Imagine a South American country, bordering Colombia, which suffered a decade of party instability and corruption, ushering in the election of a leftist president whose populist rhetoric and autocratic style may have appealed to some, but did little to boost democracy in a country where mineral rights dominate and poor peasants struggle. And it has a yellow, blue and red flag. Think it is Venezuela? Think again.
This country in question has actually improved its democracy score from Freedom House, despite sharing many qualities with the failed state of Venezuela. This country could perhaps teach its Venezuelan neighbors a thing or two about freedom and good governance.
You might be surprised to learn that this democratizing country is Ecuador. Long derided for a combination of ineffective rulers and political instability in the 20th century, Ecuador’s new liberalization has been not only recognized by non-governmental organizations like Freedom House, but also this author.
I traveled to Ecuador for the International Studies Association conference in 2018 in Quito., Ecuador. Whether you were downtown in the capital, or out in the countryside near Mitad del Mundo, people were eager to talk politics, a far cry from the last two countries I had visited, which were sliding toward authoritarianism with leaders exhibiting one-party rule via populism, and fear. Cab drivers couldn’t stop talking about their views on elected leaders. Signs for and against the president were omnipresent. I even happened upon an indigenous people’s gathering not far from the biggest market in Ecuador. The people seemed as free as the Western tourists who were visiting for the conference.
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It wasn’t always that way in Ecuador, even in recent years. After a series of ousted leaders, removed by the military or legislature for corruption or ineffective governance, leftist President Rafael Correa prevailed at the polls in 2007, and sought to impose control not too different from the high-handed style of Venezuelan leaders Hugo Chavez and Nicolas Maduro, his allies. He forced a series of restrictions on groups who disagreed with his rule. The media, civil society, indigenous groups, teacher’s unions and environmental associations who protested corruption and tyrannical tactics found themselves behind bars. Anti-terrorism legislation was manipulated for usage against unarmed protesters. The country was ready for authoritarianism.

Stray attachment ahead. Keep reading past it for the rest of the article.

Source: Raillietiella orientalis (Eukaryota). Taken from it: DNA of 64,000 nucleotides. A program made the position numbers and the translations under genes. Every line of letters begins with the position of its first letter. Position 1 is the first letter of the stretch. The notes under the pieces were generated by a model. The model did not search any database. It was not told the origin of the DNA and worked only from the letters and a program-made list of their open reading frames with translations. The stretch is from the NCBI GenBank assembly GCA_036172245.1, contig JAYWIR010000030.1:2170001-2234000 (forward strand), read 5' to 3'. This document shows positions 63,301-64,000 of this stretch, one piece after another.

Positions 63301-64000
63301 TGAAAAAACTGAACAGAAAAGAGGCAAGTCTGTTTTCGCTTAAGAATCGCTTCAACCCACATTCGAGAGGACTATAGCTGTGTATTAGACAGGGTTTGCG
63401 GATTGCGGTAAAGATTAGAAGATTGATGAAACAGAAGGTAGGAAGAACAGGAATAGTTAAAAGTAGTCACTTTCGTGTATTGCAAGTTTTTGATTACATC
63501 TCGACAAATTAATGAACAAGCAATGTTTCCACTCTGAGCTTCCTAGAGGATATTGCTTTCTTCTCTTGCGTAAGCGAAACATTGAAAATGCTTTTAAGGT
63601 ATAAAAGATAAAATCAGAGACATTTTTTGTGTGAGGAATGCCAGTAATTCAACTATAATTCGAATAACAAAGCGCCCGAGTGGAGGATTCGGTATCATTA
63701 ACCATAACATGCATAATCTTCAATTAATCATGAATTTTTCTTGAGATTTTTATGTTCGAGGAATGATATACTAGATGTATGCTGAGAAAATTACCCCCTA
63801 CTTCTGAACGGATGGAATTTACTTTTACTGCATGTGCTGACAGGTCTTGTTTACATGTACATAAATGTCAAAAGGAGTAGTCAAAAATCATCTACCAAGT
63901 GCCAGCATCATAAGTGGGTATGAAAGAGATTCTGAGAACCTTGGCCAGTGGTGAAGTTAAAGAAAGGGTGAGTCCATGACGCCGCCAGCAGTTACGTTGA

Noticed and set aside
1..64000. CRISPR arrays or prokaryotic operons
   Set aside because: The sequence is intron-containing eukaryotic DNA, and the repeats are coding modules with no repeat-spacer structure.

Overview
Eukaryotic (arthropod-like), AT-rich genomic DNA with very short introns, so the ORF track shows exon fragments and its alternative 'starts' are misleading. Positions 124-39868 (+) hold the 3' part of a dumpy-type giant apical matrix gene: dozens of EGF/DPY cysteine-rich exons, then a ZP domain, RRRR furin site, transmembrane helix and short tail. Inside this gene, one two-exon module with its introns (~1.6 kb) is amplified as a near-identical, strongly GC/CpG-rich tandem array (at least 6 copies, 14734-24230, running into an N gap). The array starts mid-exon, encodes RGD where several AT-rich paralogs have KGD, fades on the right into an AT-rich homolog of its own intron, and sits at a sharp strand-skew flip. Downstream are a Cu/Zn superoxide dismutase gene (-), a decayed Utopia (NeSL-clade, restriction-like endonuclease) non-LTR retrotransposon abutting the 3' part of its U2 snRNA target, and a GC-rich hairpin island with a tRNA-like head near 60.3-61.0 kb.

But then Correa’s vice president was elected. For a man with a first name Lenin, there was not much optimism in a change from Correa. But President Lenin Moreno has been responsible for the country’s democratic rebound. And here’s how he did it.
Moreno reversed many policies of his former boss. He allowed more press freedoms and released many previously detained environmental and indigenous protesters. This even included deregulating the press, once tightly administered by Correa. He also endeared himself to a skeptical public with the passage of an anti-corruption bill that even netted a former vice president for a scandal connected to a foreign corporation from Brazil, another source of friction between new president Moreno and his former boss Correa.
“You know what know I about Ecuador,” a fellow Boy Scout parent told me as I wrote this. “That’s where all of the roses are from.”
In a world where democracy seems on the decline, it’s nice to read about a country where liberty and rule of law are blooming. But along the Equator, freedom is a fragile thing. The ruling party still controls the elections. The country is still dependent upon mining and agriculture, and still faces neighbors run by populist dictatorships. But if Moreno’s success persists, perhaps the seeds for democracy might once again grow in South America.
John A. Tures is a professor of political science at LaGrange College in LaGrange, Georgia. He can be reached at firstname.lastname@example.org. His Twitter account is JohnTures2.